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Welcome to DiS is Ten's 'Artwork Day'. How are you? Well, I hope.
As the title suggests, there'll be some features on artwork: there'll be a good artwork top 10, and a bad artwork top 10. And then a couple of record label people are having their say, commenting about artwork in the past decade, as well as the future. And then lots of musicians will pick their favourite record sleeves. We are all going to have a lot of fun.
The past decade has seen the growing progression of mp3s, iPods, Spotify etc. Digital files on digital systems. Broadband killed the radio star. Physical record sales have declined, your music collection as permanent as a sandcastle, always at the whim of a finger of the delete key. Concurrent with that has been the decline of the album artwork, the physical package we hold in our hands while we give the record its first whirl. We don't read the lyrics sheet though, cos Jarvis told us not too.
Album covers have been reduced to tiny squares on a colour screen, the flood of digital blotting out the ink-on-cardboard beauty of before. Things are simpler, almost. Bands just need an image that looks good on a small screen. Artwork is dead.
Then again, there has been a reaction against this trend, as is always the case. Bands have started to innovate, to make physical albums more of keepsake, not something that you'll take to the record exchange when you need some cash. You have bands like of Montreal releasing an album on lamp format. You have Liars deluxe package of Sisterworld with its strange viewer. According to one contributor to the musician's favourite album sleeves, there's a record that folds up into a house. Labels like Constellation make a deal of having premium, high quality packaging. Claims of artwork's demise have been grossly exaggerated. And that's to ignore new trends, and the innovation that's possible with the digital age. How long before we have album covers that move, that contain GIFs or short videos?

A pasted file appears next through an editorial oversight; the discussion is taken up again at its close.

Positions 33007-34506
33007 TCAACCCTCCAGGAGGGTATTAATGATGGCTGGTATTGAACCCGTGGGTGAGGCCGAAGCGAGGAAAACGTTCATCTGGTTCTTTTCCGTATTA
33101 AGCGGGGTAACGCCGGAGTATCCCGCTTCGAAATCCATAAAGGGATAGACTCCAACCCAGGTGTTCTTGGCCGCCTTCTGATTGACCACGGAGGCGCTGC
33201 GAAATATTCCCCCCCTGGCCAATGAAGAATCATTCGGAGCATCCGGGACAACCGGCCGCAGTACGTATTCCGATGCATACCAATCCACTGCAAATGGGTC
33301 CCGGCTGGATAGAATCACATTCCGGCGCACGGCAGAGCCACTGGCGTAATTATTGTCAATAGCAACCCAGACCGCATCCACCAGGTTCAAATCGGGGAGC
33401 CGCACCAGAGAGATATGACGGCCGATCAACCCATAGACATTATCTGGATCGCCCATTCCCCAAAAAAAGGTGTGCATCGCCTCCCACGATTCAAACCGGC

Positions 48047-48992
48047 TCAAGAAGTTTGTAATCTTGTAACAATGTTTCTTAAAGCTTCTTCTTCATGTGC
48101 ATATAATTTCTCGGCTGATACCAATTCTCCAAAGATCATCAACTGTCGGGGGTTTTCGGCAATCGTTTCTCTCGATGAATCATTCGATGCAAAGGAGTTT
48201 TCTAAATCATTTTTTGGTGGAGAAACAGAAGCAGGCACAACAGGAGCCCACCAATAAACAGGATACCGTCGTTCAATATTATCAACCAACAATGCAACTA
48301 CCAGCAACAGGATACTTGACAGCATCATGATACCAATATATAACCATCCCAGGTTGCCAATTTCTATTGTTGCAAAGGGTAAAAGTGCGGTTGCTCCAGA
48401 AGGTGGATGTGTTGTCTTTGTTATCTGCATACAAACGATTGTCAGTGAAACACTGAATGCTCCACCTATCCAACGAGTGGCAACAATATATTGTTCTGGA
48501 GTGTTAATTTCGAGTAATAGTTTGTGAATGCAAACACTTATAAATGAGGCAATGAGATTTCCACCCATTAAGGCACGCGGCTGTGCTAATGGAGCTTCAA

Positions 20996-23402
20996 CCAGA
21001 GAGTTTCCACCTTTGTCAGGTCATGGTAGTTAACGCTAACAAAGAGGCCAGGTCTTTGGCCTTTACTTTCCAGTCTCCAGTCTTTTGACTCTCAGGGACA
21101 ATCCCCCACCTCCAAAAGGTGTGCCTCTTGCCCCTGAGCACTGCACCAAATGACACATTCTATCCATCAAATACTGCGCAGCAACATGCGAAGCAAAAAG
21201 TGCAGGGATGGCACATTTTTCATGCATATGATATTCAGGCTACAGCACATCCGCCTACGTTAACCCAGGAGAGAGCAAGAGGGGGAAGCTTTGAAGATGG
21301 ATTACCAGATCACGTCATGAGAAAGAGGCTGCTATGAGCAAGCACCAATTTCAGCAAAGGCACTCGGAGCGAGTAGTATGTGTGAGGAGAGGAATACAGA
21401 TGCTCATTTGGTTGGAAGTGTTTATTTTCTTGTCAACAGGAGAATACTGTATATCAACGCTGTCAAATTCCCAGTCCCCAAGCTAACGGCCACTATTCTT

Ultimately, artwork is always going to be needed, and necessary, as another component of the packaging of a band. Whether it's a photo of The Enemy looking tough in a grotty concrete council estate, or a high concept design of some sort of another by Liars, it's needed - even with record shops bleeding out on the high street - to have something that goes with your band, that says something about the group, what you stand for and what you're trying to do. It will always be important, and innovations should only make it more so over the coming years, whether that be in reacting against, or going with the digital grain.
The choice below represent my favourite artwork of the past decade. I will try to explain why, without resorting to "because it looks pretty" all the time. They are not in any order. Read on.
Zola Jesus - Stridulum EP
A simple idea, well executed (much like Yeah Yeah Yeah's recent egg crushing cover). Zola has a gallon of chocolate sauce poured over her head, but somehow it looks otherworldly, monstrous. The negative white background helps make it all the more stark. In an age where much artwork is 50 pixel squares, this stands out.
The Young Knives - Voices of Animals and Men
There's something about found images that always resonates with me, tiny pieces of social history like this, of some obscure English folk thing - the Whittlesey Straw Bear Festival. Given that the bassist was called the House of Lords (I can't be bothered to wikipedia as to why), they were clearly a band who liked to draw on that pastoral England thing. This image fitted what they were trying to do, while being bizarre enough to intrigue the mind. Why is something that looks like it should be in a straw covered field backed by modern buildings? Why is that man covered in straw? I do not know.
The Strokes - Is This It